Hindustan Lever Ltd’s (HLL) March quarter results sorely disappointed the markets, with the stock losing almost 5% on 30 April. A similar de-rating had occurred after the announcement of HLL’s December quarter results, but that was soon remedied when investors realized that the stock had fallen too low.
But first, the results.
After adjusting for the amalgamation of Modern Foods with the company, HLL’s net sales in the March quarter rose 13.1%. That’s well above the December quarter’s growth in net sales, which, after adjusting for other amalgamations and disposals, rose a tepid 6.1%. It’s also higher than the 9.6% growth in revenues for all of 2006. Similarly, profits before interest, after these adjustments, are up 13.6% year-on-year, well above the December quarter’s operating profit growth of 11%.
Operating margins, after adjustments, were 11.9% in the March quarter, around the same as in the March quarter of last year. Margins are up year-on-year in all categories except beverages, where higher ad spend has taken a toll—profits in this segment were lower in the March 2007 quarter compared with the year-ago period, in spite of a substantial rise in revenues. Margins in soaps and detergents, however, were lower than in the December quarter.
Higher input costs, particularly the higher cost of palm oils, have squeezed margins. Also important is the much higher ad spend. However, the company has been able to raise prices of personal products and detergents to offset rising input costs.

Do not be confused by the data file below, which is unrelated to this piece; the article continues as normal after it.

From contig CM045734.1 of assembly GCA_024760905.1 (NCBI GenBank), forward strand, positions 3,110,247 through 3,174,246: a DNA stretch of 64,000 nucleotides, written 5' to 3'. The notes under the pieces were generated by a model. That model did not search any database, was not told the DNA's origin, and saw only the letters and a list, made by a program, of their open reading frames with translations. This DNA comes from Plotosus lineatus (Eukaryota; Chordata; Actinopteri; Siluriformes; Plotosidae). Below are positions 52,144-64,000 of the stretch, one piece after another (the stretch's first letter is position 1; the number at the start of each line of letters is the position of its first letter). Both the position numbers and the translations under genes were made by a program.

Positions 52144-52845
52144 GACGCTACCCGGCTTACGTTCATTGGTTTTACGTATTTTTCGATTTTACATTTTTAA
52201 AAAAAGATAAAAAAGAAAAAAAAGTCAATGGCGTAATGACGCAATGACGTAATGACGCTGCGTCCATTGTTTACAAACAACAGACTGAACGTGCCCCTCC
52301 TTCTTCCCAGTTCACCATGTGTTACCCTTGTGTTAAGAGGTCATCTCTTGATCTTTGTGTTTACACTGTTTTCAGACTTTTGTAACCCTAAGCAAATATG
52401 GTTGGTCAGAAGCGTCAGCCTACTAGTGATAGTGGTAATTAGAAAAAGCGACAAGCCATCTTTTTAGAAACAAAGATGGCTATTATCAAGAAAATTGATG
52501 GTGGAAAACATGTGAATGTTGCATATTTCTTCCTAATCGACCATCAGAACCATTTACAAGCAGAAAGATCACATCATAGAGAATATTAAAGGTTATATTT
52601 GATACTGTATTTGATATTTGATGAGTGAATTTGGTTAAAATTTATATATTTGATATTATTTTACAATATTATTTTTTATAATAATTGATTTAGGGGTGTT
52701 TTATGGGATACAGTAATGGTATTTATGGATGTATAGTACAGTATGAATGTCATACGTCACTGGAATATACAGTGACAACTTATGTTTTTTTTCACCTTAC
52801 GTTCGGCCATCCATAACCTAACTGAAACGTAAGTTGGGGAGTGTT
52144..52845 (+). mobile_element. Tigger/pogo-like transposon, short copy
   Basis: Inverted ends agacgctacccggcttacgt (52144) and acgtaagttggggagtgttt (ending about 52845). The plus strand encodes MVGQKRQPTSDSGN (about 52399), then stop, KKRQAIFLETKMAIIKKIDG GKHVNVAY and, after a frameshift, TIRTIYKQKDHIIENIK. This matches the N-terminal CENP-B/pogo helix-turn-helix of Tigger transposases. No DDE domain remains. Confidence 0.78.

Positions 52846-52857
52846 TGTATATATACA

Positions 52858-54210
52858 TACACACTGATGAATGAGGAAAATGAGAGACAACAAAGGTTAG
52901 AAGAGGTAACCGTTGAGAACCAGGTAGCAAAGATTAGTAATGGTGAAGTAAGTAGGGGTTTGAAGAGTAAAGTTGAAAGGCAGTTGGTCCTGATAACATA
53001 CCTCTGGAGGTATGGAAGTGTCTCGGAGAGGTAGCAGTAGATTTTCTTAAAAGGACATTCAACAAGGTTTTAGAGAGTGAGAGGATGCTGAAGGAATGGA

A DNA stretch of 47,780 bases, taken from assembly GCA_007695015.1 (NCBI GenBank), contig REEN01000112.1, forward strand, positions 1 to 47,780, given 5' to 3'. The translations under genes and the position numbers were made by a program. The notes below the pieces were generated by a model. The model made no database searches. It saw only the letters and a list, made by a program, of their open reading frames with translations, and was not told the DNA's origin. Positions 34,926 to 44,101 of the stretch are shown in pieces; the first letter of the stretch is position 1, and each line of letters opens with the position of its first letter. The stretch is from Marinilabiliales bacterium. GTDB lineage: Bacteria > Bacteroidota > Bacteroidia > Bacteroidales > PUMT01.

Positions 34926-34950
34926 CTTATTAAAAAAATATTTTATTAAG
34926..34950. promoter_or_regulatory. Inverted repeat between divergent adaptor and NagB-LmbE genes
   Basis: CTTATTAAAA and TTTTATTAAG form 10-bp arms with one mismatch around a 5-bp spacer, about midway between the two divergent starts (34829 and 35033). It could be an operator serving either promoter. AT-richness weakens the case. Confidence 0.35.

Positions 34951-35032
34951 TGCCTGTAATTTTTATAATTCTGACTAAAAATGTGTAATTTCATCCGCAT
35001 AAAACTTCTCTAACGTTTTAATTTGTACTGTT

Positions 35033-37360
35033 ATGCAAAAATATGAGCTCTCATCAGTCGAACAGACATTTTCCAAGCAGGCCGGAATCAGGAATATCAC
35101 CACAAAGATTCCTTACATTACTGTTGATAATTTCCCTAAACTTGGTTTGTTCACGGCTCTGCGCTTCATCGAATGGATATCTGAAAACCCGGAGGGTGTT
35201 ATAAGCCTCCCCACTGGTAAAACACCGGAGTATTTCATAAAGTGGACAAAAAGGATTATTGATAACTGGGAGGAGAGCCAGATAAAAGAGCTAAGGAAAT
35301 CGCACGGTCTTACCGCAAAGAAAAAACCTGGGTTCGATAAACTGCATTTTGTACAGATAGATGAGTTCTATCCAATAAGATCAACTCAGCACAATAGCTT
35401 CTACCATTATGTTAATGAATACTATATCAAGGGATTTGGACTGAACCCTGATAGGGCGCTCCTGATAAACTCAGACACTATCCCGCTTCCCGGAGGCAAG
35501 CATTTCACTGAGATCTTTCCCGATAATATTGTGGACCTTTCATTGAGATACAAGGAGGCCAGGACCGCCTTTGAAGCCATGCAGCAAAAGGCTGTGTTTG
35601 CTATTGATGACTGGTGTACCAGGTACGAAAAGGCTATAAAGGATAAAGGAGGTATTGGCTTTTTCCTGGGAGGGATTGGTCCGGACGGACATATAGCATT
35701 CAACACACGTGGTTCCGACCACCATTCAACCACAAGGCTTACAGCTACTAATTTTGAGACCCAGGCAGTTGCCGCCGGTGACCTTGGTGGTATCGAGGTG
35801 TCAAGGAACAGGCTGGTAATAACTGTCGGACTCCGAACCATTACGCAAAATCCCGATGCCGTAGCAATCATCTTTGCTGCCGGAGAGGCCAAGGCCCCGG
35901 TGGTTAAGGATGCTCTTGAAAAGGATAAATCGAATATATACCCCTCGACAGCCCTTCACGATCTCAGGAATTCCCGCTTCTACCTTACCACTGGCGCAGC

Revenue growth has been good. On a year-on-year basis, growth has been higher in personal products, beverages and processed foods. But, revenue from soaps and detergents rose by 9.6% in the March quarter, a tad lower than the 10.1% year-on-year growth in the December quarter.
Higher ad spend hasn’t yet translated into higher volumes. Interestingly, as much as two-thirds of the revenue growth was due to higher prices, with volume growth being only a third. In 2006, volume growth contributed about half the revenue increase, the rest being contributed by price increases.
The problem for HLL is that it needs to diversify away from the mature home and personal care business into fresh areas.
The rise in revenues from the foods business is encouraging, but it’ll still be some time before the business becomes sizable. In the near term, HLL is a company whose profits after tax are growing at 13.5% but whose stock trades at around Rs200, a multiple of around 21 times estimated 2008 earnings per share. That puts the price-earnings to growth ratio well above one, which should cap the upside in the stock.